Ambon

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Am·bon

 (äm′bôn) also Am·boi·na (ăm-boi′nə)
An island of eastern Indonesia in the Moluccas near Seram. Settled by the Portuguese in the 1500s, it was also the site of an English settlement that was destroyed by the Dutch in 1623.
American Heritage® Dictionary of the English Language, Fifth Edition. Copyright © 2016 by Houghton Mifflin Harcourt Publishing Company. Published by Houghton Mifflin Harcourt Publishing Company. All rights reserved.

Ambon

(ˈɑːmbɔːn)
n
1. (Placename) Also: Amboina an island in Indonesia, in the Moluccas. Capital: Amboina. Area: 1000 sq km (386 sq miles)
2. (Placename) Also: Amboina a port in the Moluccas, the capital of Ambon (Amboina) island
Collins English Dictionary – Complete and Unabridged, 12th Edition 2014 © HarperCollins Publishers 1991, 1994, 1998, 2000, 2003, 2006, 2007, 2009, 2011, 2014

Am•bon

(ˈɑm bɔn)

also Am•boi•na

(æmˈbɔɪ nə)

n.
1. an island in the central Moluccas, in E Indonesia. 72,679; 314 sq. mi. (813 sq. km).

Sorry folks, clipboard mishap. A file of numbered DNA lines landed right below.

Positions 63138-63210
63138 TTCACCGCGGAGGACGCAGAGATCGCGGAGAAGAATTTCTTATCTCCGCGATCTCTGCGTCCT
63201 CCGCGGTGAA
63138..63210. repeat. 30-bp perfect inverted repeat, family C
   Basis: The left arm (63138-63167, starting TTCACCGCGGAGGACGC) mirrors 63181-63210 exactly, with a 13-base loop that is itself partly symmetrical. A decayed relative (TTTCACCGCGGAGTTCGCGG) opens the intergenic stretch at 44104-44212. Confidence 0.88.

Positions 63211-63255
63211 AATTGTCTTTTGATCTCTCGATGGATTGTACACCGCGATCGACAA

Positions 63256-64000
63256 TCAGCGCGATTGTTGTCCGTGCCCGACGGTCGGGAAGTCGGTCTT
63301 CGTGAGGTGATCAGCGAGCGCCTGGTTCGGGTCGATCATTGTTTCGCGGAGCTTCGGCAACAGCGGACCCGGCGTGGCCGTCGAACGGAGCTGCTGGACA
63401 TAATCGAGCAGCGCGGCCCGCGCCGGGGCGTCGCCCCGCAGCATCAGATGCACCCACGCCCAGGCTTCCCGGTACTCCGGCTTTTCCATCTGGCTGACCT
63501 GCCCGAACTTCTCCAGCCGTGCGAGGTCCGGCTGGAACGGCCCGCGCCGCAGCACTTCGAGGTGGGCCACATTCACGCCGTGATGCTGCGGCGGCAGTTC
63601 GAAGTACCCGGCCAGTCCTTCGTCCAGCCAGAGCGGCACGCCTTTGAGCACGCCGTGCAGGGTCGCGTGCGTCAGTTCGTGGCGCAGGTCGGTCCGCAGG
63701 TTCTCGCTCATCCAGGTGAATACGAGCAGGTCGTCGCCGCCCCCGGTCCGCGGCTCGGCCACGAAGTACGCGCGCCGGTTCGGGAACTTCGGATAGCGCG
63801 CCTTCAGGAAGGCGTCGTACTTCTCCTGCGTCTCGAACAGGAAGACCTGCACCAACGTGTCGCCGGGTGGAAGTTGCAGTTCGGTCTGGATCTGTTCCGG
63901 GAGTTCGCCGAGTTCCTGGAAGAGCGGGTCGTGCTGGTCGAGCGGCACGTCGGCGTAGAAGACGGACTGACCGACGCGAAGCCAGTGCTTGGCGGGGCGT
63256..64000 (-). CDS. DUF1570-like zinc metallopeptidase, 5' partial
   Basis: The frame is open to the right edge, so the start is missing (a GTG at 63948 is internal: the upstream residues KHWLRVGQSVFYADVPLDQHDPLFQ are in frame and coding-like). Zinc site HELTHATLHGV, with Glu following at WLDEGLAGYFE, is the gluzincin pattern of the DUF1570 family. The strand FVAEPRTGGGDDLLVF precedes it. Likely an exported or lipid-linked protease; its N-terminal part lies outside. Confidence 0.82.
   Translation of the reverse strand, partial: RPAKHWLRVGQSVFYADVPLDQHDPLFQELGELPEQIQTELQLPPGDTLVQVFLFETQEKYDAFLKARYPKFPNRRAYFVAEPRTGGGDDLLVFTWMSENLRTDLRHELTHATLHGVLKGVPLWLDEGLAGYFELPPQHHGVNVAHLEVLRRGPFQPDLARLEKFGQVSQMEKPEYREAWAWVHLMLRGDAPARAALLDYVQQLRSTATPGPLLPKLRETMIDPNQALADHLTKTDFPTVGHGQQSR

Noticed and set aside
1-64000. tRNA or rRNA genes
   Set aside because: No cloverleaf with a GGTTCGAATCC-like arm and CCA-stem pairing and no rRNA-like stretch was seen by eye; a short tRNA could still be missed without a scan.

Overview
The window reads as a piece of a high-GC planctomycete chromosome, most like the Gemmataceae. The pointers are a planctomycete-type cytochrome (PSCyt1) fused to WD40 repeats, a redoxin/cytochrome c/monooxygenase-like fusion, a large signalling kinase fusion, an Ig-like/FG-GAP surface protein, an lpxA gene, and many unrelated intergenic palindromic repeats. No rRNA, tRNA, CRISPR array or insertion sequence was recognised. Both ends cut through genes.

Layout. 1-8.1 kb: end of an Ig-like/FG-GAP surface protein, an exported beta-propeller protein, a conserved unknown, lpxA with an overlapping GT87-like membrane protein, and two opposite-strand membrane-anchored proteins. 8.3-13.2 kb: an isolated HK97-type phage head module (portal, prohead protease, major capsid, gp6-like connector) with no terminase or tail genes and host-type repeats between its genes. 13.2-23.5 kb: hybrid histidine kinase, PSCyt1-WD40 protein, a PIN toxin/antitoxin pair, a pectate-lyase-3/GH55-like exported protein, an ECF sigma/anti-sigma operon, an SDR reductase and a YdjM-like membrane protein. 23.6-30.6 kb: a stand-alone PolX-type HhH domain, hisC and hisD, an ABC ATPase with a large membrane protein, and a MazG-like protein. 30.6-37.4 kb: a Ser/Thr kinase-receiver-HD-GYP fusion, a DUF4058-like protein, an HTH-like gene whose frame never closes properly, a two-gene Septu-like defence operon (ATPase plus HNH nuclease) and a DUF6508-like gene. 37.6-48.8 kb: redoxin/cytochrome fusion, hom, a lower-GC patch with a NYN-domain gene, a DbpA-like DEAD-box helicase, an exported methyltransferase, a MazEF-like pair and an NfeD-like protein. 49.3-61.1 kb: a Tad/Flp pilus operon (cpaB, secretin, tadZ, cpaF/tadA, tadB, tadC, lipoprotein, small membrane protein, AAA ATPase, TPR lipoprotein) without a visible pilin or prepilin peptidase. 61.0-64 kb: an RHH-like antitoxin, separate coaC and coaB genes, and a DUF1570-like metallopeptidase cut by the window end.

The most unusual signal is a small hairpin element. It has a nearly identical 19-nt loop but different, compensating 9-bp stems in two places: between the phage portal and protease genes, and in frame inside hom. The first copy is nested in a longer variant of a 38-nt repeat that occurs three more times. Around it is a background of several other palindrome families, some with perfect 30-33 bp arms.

2. a seaport on this island. 56,037.
Am•bo•nese (ˌæm bəˈniz, -ˈnis) n., pl. -nese, adj.
Random House Kernerman Webster's College Dictionary, © 2010 K Dictionaries Ltd. Copyright 2005, 1997, 1991 by Random House, Inc. All rights reserved.
References in periodicals archive ?
For example, Gerrit Knaap's chapter on seventeenth-century Amboina makes an important first step in relating a wealth of information about Amboinese society, especially gender relations, to an English-reading audience.
Knaap describes how the arrival of Christianity, Islam and Dutch colonialism enhanced patriarchal power in Amboinese society rather than altered it.
Under this immigration policy the population grew to include people of diverse ethnicities: Chinese, Malay, Burmese, Makassarese, Bugis, Badjaos, Ternatans and Amboinese. The Dutch inadvertently contributed to its success when they disturbed local trading patterns and pursued trade policies that were monopolistic.